I spent the last few days volunteering on the campaign trail in Virginia.
I'm glad I did it, and I'm glad we won. But I was more in it for making sure that the other guy didn't win.
I'm sorry to be the one to rain on the parade, or whatever, but I'm not overly optimistic about this whole Obama Administration thing.
Overall, I agree with most of what Alexander Cockburn had to say
before the votes were cast: that there is relatively little good in the policies Obama supports, and plenty, plenty, of bad. On the one hand, I liked the excitement in the streets on Tuesday and Wednesday. But on the other, I don't want to be celebrating the ideas of expanding the military, expanding the war in Afghanistan, or never giving Palestinians an acre of Jerusalem.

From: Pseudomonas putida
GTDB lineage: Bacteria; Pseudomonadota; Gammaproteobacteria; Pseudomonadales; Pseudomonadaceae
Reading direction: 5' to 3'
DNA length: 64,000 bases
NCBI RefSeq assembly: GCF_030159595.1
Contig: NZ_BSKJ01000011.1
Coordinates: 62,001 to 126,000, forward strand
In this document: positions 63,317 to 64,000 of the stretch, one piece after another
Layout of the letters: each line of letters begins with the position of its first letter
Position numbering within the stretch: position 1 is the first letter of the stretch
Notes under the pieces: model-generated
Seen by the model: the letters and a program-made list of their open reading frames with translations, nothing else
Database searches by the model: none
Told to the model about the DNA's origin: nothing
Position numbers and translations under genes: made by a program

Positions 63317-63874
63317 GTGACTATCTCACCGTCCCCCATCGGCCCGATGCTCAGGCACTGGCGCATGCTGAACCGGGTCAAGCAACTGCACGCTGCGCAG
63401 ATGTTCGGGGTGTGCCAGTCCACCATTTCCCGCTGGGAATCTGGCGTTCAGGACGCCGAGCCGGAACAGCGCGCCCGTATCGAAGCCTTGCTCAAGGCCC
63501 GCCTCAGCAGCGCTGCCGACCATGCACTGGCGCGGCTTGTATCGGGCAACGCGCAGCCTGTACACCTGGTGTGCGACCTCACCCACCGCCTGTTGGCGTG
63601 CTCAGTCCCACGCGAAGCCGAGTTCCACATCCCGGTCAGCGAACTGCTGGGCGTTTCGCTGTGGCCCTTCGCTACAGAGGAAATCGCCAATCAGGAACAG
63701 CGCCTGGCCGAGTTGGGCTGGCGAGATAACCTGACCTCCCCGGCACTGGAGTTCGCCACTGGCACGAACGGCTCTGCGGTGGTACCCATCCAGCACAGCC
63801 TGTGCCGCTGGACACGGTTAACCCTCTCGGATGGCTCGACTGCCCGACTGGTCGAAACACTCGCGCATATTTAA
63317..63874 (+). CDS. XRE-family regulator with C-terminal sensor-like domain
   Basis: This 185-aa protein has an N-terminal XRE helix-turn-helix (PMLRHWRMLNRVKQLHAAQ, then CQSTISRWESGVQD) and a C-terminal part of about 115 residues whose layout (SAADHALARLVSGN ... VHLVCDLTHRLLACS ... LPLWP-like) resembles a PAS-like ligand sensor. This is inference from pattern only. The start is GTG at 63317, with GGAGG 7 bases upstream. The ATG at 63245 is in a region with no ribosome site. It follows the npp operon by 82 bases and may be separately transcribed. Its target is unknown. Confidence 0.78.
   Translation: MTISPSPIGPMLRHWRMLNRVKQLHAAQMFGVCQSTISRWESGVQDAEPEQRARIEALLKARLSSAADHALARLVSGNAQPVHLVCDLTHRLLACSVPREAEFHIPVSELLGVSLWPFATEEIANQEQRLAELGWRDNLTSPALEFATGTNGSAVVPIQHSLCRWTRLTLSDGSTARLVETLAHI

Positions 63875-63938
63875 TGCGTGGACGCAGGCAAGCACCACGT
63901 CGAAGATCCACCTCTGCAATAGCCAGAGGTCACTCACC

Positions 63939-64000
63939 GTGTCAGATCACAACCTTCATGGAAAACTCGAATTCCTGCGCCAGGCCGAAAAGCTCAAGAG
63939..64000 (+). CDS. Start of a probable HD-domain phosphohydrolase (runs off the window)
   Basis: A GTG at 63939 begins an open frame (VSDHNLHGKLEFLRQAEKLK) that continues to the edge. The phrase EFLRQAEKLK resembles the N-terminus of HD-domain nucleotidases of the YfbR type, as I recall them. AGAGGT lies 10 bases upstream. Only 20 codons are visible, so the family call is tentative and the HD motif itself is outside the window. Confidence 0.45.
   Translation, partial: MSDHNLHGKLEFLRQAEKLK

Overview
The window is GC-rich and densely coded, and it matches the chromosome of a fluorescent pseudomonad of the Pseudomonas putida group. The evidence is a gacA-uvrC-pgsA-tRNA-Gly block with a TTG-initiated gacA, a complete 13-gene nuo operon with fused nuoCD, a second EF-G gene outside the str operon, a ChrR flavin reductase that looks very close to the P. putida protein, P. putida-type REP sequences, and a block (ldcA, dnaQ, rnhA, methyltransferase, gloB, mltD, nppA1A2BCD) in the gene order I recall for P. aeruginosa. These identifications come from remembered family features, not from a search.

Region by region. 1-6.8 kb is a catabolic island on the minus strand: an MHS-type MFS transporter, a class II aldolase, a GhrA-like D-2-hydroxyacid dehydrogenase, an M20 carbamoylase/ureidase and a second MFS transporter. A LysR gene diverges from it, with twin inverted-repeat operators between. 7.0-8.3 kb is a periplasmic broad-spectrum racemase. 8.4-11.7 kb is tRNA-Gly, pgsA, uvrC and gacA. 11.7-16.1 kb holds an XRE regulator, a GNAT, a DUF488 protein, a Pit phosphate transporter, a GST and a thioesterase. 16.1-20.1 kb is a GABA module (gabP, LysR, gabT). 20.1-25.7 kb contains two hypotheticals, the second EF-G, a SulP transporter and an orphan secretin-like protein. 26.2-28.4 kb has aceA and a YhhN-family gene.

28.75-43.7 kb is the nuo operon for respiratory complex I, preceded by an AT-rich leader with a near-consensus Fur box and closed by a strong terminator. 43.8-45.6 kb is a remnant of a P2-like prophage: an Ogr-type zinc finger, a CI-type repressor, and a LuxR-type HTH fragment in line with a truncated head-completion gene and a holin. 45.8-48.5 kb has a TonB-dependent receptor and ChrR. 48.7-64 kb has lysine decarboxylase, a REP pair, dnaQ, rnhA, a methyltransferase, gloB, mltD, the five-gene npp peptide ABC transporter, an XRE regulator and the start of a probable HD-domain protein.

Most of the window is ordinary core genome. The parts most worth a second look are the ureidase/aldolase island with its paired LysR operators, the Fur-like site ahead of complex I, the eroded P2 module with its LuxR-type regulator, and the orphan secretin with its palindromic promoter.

The staff choices in the coming days will mean a lot. Will Obama pick the Clintonites and other centrist, if not center-conservative, Democrats who largely dominated his adviser group so far? Let's hope, for example, that Larry Summers isn't picked. John Nichols says
the pick of Rahm Emmanuel for Chief of Staff is disappointing, for he is anti-progressive (and an anti-Palestinian hardliner, Ali Abunimah notes
), but that the ideology of the person in that job doesn't matter all that much.
When I was in the Obama bubble a few days ago, I forgot about what he really stands for. I'm not radical enough that I would remember it at every moment. I let it slide.
And the truth is that much of the 'left' let Obama slide, especially after Clinton dropped out. Back in the fall, Krugman criticized Obama relentlessly. Many of the bloggers championed Edwards. And then most of it went away. It will be interesting to see what MoveOn does now -- if they can keep members engaged and pushing progressive policy.
I think it's time to not let Obama slide any more. Let's call the developments as we see them.
Update: Stephen Zunes provides
a much more negative review of Rahm Emmanuel.